The change that struck my mother the most forcibly was apparent when we drove by the place where her church, The Lakewood Christian Church, had stood. “My church has gone,” she said. Apparently it had been gone a long time; she just hadn’t been in that area of Lakewood. The local women remarked that the church had been razed for a new Social Security building and that the members of the congregation had joined the Methodists. I remember going there on holiday vacations and seeing Mom’s old friend, Kin Shogrin, working as an usher. Another difference that freaked her out was a new constellation of gray-stone-looks-like-cement apartments that had sprung up off Sloan Ave.

Mom also talked about how her family moved from French Ave. to Arlington Road in 1936 when she was ten. She would ride her bike everywhere, but occasionally took day trips by going down Sloan Ave. to the Rocky River Bridge (Rocky River [the river] provides the boundary between Rocky River and Lakewood) and then to the Lakewood entrance of the Metropolitan Valley. The Metropolitan Valley forms a forty-mile southern loop around the City of Cleveland. She would enjoy a big adventure riding from the entrance down into the valley of Rocky River, which has about a 150-foot drop in elevation. Sometimes she would ride as much as four miles out toward Berea. We usually think of our current times as being more permissive than the period in which the WW II generation grew up, but in this one respect they had it better. Children were allowed to go further away from home without as much supervision as nowadays.

Nancy took us around Clifton Park, winding roads with lovely homes, near Arlington Road in her big Buick with its red-plush seats. Mom related going door to door there, selling Camp Fire doughnuts, which enabled her to win a prize to go to a summer camp (Unfortunately, her doctor cancelled her trip because she had a sore throat.). We also drove down to Clifton Beach, where my mother spent a lot of time in the summer, partly because she knew someone who lived in Clifton Park. The beach was closed to outsiders. In 1948, Nancy sponsored a bridal brunch there for my parents, who were soon to be married.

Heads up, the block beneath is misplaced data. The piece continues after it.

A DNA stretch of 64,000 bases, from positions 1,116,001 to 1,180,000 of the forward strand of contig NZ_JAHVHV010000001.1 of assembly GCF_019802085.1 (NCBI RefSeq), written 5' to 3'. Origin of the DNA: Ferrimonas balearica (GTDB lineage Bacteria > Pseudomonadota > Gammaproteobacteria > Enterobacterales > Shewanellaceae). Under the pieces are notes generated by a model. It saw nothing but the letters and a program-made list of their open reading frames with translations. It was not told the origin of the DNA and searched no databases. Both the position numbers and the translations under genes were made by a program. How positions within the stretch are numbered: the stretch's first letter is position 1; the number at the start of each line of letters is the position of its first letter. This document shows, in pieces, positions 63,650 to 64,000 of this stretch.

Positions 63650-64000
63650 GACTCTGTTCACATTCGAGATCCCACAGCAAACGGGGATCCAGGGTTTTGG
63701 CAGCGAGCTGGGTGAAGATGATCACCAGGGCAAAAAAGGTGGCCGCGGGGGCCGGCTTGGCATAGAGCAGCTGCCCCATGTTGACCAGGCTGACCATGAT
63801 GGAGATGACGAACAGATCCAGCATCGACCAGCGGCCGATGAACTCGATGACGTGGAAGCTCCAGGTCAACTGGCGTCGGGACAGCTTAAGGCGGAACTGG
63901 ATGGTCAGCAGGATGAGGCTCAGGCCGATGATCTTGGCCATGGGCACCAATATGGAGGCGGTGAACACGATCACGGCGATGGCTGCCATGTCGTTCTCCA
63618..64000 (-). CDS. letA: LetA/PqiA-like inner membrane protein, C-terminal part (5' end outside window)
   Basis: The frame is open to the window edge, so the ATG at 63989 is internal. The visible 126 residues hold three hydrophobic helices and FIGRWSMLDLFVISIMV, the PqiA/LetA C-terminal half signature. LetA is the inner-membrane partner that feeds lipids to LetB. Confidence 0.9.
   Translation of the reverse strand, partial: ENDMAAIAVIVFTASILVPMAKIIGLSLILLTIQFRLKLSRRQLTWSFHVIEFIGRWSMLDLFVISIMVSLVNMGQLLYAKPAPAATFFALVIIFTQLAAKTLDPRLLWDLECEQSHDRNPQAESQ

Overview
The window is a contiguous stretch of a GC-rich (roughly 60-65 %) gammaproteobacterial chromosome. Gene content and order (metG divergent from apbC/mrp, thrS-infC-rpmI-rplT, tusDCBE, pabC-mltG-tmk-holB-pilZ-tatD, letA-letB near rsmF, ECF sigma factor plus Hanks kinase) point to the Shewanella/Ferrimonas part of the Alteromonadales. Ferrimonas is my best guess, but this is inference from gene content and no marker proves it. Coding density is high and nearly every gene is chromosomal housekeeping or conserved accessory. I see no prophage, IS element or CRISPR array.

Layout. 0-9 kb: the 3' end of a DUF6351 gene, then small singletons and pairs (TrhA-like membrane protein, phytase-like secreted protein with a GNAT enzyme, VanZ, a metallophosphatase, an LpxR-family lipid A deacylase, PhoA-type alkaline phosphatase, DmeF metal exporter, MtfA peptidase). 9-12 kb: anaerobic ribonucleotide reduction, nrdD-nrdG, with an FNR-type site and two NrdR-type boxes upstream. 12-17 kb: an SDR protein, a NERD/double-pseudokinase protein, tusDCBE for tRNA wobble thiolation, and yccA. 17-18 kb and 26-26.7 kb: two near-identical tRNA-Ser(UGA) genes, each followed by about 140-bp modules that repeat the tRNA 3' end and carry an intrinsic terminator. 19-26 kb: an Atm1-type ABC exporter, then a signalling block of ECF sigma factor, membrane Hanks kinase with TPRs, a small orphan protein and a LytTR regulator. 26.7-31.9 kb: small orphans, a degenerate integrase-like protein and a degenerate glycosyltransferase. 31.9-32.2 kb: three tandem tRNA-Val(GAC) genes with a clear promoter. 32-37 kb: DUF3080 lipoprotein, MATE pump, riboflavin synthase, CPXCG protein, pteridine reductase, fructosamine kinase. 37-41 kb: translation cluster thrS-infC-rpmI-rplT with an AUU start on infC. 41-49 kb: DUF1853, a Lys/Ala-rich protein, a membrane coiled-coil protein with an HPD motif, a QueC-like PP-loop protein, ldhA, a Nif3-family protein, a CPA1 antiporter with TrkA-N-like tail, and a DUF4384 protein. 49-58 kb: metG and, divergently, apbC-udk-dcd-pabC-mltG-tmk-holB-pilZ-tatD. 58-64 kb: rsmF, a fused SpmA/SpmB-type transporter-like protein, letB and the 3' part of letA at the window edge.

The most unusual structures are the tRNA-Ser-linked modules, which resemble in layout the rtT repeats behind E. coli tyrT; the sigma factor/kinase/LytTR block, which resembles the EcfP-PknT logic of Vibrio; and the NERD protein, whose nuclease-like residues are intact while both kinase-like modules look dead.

It’s funny though that despite so many happy memories of Lakewood, the sad ones are those that rise to the top.

3 Responses to “Memories of Lakewood and Lake Erie”

  1. Reblogged this on ithacalansing and commented:

    Sometimes I think I’ve sent out a post at a bad time, so I’m reblogging this one on my mother.

    • Martha Wallen June 15, 2014 at 5:58 pm #

      What struck me most in your essay was all the tragedy. Your mom’s memories mostly correspond to buildings that have disappeared. Sometimes that’s good. I think it would be good in my town, except that they manage to build even worse buildings. But you talk about happy memories. I guess you are good at looking on the bright side.

      • Yes, I guess there is quite a bit of tragedy in it. The WW II generation has more of it than us, although we experienced AIDS and the Vietnam War. In terms of buildings, were you thinking of Menomonie or your hometown?